Southwest of Skaneateles Lake, high along its upland slopes, is the little frequented Bear Swamp State Forest. The sprawling 3,316-acre forest features over 15 miles of multiuse trails and miles of quiet, unpaved roads. Some claim it to be one of the best-kept secrets in the Finger Lakes, so let’s just keep it between us and the rest of the internet.
For the most part, the trails weave around and up-and-over two ridges that flank Bear Swamp Creek. As such there are some climbs and descents when moving east-to-west, but the terrain is mostly flat while moving north-south. And that is why many find biking or skiing the trail system so much fun.
There are three separate trail loops identified simply as the red, yellow, and blue trails. Unfortunately, DEC maps don’t show which trails are which, but the breakdown is essentially this: the red trails are on the western edge, the blue trails are in the northern section, and the yellow trails are along the southern and eastern edges of the forest. On the other hand, the DEC does describe the length and character of these trails fairly well in their Bear Swamp narrative.
At the heart of the state forest, literally and figuratively, is Bear Swamp and its creek. While recreationists will appreciate the interesting character and diversity that the swamp and creek add to the experience, their importance to the community as a whole is understated. Bear Swamp Creek is the largest tributary of Skaneateles Lake, which in turn supplies unfiltered drinking water to Syracuse-area residents. The swamp and riparian woodlands buffer and help purify the water as it wends its way northward to its dramatic, stunning conclusion at Carpenter Falls and Bahar Nature Preserve. These conserved woodlands are therefore not only a great asset for outdoor adventurers, but the community at large.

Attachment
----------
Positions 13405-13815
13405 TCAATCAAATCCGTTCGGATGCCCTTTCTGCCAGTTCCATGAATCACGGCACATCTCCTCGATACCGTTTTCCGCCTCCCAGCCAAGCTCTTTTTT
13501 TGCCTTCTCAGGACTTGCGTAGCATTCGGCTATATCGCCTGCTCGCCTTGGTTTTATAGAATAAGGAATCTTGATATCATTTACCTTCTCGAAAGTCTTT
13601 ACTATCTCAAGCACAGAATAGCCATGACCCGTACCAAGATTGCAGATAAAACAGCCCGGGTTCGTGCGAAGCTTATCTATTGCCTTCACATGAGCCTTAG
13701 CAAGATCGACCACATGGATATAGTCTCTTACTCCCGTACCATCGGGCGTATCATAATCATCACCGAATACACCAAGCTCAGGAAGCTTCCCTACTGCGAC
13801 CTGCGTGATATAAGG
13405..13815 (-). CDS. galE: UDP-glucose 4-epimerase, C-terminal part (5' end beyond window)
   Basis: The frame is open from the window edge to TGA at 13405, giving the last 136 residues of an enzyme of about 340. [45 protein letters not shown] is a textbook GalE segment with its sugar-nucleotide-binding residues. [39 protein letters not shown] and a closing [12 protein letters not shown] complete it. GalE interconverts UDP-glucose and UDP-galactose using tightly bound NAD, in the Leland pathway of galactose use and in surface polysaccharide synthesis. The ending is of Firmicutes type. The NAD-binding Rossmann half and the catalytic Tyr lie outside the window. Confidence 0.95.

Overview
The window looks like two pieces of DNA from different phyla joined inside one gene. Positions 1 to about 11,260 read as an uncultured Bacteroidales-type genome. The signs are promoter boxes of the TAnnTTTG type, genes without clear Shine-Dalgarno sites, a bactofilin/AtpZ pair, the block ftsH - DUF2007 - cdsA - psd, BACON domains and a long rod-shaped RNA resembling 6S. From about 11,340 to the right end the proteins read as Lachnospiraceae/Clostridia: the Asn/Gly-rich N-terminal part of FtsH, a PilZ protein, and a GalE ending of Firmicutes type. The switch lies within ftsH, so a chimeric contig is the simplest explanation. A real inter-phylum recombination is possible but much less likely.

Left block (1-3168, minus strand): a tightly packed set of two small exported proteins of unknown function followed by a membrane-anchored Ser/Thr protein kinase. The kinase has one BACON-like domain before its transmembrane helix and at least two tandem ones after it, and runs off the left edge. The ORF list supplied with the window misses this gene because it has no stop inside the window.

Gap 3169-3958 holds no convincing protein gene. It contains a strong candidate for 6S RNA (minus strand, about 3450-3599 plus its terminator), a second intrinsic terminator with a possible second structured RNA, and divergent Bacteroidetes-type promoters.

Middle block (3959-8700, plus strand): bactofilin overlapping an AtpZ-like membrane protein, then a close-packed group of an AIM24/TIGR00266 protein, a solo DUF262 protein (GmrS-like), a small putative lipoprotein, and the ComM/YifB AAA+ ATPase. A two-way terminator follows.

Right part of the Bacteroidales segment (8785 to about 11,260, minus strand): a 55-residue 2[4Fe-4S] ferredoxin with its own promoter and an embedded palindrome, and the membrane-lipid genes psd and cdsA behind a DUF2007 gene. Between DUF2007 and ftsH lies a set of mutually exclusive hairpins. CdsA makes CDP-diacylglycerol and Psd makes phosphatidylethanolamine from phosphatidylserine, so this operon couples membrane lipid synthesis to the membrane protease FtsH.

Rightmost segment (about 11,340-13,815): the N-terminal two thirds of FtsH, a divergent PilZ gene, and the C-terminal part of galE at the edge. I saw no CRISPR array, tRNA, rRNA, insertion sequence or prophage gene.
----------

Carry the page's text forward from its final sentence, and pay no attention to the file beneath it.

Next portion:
This habitat provides recreation opportunities, vast community, and public health benefits, and is also considered vital for at-risk species, such as the Cerulean Warbler, a rare deep forest songbird. Despite having a brilliant blue appearance and distinctive birdsong, this subtropical migratory bird is hard to spot. The species requires large woodland tracts with a high canopy and clear understory along riparian corridors — which Bear Swamp State Forest has indeed. The National Audubon Society has recognized Bear Swamp as an essential component of the Southern Skaneateles Lake Forest Important Bird Area. Other conserved lands along Skaneateles Lake, such as the High Vista Preserve of the Finger Lakes Land Trust, are also part of this important habitat conservation.